Fireflies and Fireworks

I had a late night last night, hence may failure to write my usual morning blog post. Given the diaristic nature of my posts lately, that’s not a significant loss, except to me and my reliance on my blog to later jump-start uncooperative memories. Yet it still feels funny, as if my day is forever incomplete, if I don’t write at a little something. Hell, even posting a recipe is better than leaving an empty screen that screams for my fingers to give it at least a moderate amount of meaning. So here I am, late in the day, attempting to breathe some life into a blank, dying page striving for one final opportunity to revive itself by taking a breath. If I fail to revive the poor beast, I’ll end in mid-sentence and slink away in shame, having allowed a blog that never did anyone any harm to perish for lack of attention.


Last night, my IC and I visited the beautiful home of my IC’s friend and the woman’s husband. Their home has arguably the very best view of any in the village; enormous west-facing windows reveal a vast panorama of pastures, hills, distant mountains, and a sky as big as the ones I recall from my times in south and west Texas. In the pastures far below, herds of cattle wandered in search of food and water. The edges of the pastures were clearly defined by heavy forestland consisting of mixed pine and hardwood. I’ve never seen anything so beautiful except in paintings. Even the clouds above the distant horizon were lovely; pink and orange and white wisps and billows competing for prominence in the dimming sky late in the day.

Just before sunset, and after a wonderful dinner of smoked ribs, cole slaw, corn, potato salad (made by my very own IC), we cleared the table to play a game called Wingspan. I will readily admit that I am not much of a game player; I am a fan of neither card games nor board games nor games in which one rolls the dice, though I will acknowledge that I have played several games I’ve enjoyed over the years. Last night’s game involving cards, dice, a board, multiple game pieces, and enormously convoluted rules made even more maddening by a focus on the habitat, diet, and egg production of abstruse sets of birds. The game is made even more offensive by the incorporation of economics involving the capitalistic exchange of marketable bird-related “goods” for desired assets. Despite the fact that our hosts were nice, pleasant, intelligent, and cordial, I believe them to be several levels more advanced than humans, which leads to only one conclusion: they are aliens whose understanding of monstrously convoluted games is useful to them in measuring the relative mental deficiencies of earthlings. Yet their house was filled with beautiful artwork, no doubt a tactic for deluding guests into thinking they are normal human beings. Obviously, based on their deep understanding of and apparent love of Wingspan, that cannot be the case. Other than that, though, they seem harmless and, in fact, pretty nice people to be around.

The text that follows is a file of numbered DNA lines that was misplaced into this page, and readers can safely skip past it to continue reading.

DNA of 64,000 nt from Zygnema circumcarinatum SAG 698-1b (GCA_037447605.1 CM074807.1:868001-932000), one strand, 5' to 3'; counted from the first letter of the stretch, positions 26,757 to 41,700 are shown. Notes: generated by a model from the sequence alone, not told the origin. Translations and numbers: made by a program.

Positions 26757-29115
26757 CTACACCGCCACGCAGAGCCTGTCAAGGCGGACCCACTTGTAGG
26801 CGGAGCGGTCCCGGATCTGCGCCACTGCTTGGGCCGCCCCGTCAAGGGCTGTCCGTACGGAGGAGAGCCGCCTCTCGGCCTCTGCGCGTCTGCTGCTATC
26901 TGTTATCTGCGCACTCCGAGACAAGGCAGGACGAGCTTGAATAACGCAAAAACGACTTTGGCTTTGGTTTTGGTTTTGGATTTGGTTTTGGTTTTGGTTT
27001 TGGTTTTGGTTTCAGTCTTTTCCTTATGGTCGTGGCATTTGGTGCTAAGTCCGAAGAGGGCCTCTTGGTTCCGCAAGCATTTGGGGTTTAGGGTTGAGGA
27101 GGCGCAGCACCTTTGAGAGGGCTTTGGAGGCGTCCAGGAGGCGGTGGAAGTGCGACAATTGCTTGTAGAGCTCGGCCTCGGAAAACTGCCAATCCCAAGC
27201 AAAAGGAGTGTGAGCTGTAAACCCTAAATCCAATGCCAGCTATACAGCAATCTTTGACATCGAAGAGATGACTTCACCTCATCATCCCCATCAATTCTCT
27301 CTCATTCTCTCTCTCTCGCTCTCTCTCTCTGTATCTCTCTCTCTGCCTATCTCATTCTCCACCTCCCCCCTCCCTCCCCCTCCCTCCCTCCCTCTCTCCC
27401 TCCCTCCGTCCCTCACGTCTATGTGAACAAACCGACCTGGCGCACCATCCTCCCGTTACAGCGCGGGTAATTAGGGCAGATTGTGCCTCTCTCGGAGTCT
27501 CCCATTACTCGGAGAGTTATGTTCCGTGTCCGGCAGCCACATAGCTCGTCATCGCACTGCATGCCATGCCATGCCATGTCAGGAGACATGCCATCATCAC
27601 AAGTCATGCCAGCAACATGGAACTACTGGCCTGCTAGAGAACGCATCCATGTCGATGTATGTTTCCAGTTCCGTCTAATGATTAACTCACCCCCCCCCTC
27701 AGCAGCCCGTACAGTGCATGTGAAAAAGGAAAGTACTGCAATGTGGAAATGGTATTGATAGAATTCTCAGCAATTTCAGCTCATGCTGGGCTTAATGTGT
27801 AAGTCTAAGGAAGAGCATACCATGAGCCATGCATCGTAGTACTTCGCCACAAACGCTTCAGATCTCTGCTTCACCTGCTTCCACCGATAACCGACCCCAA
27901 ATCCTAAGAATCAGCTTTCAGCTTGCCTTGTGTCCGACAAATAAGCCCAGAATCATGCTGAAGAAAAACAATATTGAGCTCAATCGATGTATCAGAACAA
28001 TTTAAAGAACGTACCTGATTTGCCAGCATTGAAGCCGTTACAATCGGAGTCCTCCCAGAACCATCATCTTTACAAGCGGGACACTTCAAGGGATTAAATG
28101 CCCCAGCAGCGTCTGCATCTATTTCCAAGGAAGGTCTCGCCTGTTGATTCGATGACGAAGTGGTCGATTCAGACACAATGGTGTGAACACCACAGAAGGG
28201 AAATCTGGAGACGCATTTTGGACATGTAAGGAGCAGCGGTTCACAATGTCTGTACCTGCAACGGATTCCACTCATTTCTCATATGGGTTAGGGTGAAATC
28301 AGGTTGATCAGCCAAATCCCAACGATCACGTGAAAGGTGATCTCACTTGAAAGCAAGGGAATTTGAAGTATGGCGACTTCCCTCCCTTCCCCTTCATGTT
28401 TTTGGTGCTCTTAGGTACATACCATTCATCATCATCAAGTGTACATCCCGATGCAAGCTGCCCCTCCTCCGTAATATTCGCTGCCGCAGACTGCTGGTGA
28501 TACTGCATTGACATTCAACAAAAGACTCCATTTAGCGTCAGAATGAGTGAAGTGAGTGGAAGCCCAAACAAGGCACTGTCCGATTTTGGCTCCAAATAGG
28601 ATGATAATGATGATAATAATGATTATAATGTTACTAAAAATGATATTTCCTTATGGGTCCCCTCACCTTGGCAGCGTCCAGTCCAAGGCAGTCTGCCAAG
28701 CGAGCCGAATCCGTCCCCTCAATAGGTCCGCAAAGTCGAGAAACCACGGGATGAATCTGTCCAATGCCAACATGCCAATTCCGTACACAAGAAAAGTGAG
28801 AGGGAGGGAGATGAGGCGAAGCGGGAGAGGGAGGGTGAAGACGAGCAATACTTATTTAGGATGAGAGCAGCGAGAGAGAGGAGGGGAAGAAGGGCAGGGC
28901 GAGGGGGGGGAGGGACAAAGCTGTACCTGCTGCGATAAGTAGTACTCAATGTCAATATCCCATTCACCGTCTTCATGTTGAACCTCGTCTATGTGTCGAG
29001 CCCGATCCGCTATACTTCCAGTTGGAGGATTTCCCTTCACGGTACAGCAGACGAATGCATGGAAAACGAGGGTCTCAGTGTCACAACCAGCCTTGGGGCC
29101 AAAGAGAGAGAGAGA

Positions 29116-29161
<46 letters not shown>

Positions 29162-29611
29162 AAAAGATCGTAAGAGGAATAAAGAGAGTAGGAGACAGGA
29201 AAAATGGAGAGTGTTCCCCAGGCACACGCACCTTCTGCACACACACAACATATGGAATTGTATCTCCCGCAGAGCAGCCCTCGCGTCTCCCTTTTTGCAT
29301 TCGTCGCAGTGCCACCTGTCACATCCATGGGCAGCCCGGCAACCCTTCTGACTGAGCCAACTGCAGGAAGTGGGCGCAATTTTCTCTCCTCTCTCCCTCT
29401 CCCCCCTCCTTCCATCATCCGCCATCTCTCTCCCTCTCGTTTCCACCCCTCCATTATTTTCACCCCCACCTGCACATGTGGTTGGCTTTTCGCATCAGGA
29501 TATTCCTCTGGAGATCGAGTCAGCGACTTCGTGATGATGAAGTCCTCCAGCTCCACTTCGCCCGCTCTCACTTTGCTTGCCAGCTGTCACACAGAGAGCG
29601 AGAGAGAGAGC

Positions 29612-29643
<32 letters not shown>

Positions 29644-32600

After the sun set, we went outside and were treated to a magnificent fireworks show over Lake Balboa, about four miles away. Though we were distant, the exploding fireworks were fully and completely visible. I suspect our seats were among the best in the Village. We could even hear the sounds and feel the concussions of the explosions. And, while we were watching the fireworks display, the sky west of us was filled with lightning bugs (AKA fireflies), seeming to light their glowing green bodies in time to the fireworks.  All in all, it was a nice night. But I did not get to bed until VERY late (for me), which led to sleeping in and, then later, napping. So, only now am I writing this blog post.


In half an hour, we are going next door to have dinner with neighbors, who invited us over for a dinner of snow crabs. Having experienced such a dinner put on by these wonderful people once before, I know we are in for a treat.  That having been said, I am beginning to feel the pressure of social gatherings. I am, deep in my heart, an introvert. I need time to decompress between heavy socializing. I can feel the need to turn inward; it’s growing thicker and heavier and more pronounced by the hour. Fortunately, tomorrow and Wednesday my calendar suggests I can do just that; I will be able to spend time alone with my IC, just talking or simply playing word games or reading or just resting in one another’s presence. That relaxation is exactly what I need.


Yesterday’s church experience was a delight; just getting to see so many people I haven’t seen in a very long time—and the chance to hug and be hugged by them—was wonderful. I did not get a chance to hug all of the people I wanted to hug. I suppose that may happen on Sundays to come. As much as I loved having free Sundays, getting back into a pleasurable Sunday morning routine will be welcome.


Crab and wine beckon, so I’ll end this late-in-the-day diatribe. I hope it was worth waiting for, if you bothered to read it. I know I didn’t; so, if there are typos, blame my failure on opting not to ask for a proofer to take a look before I post it.

About John Swinburn

"Love not what you are but what you may become."― Miguel de Cervantes
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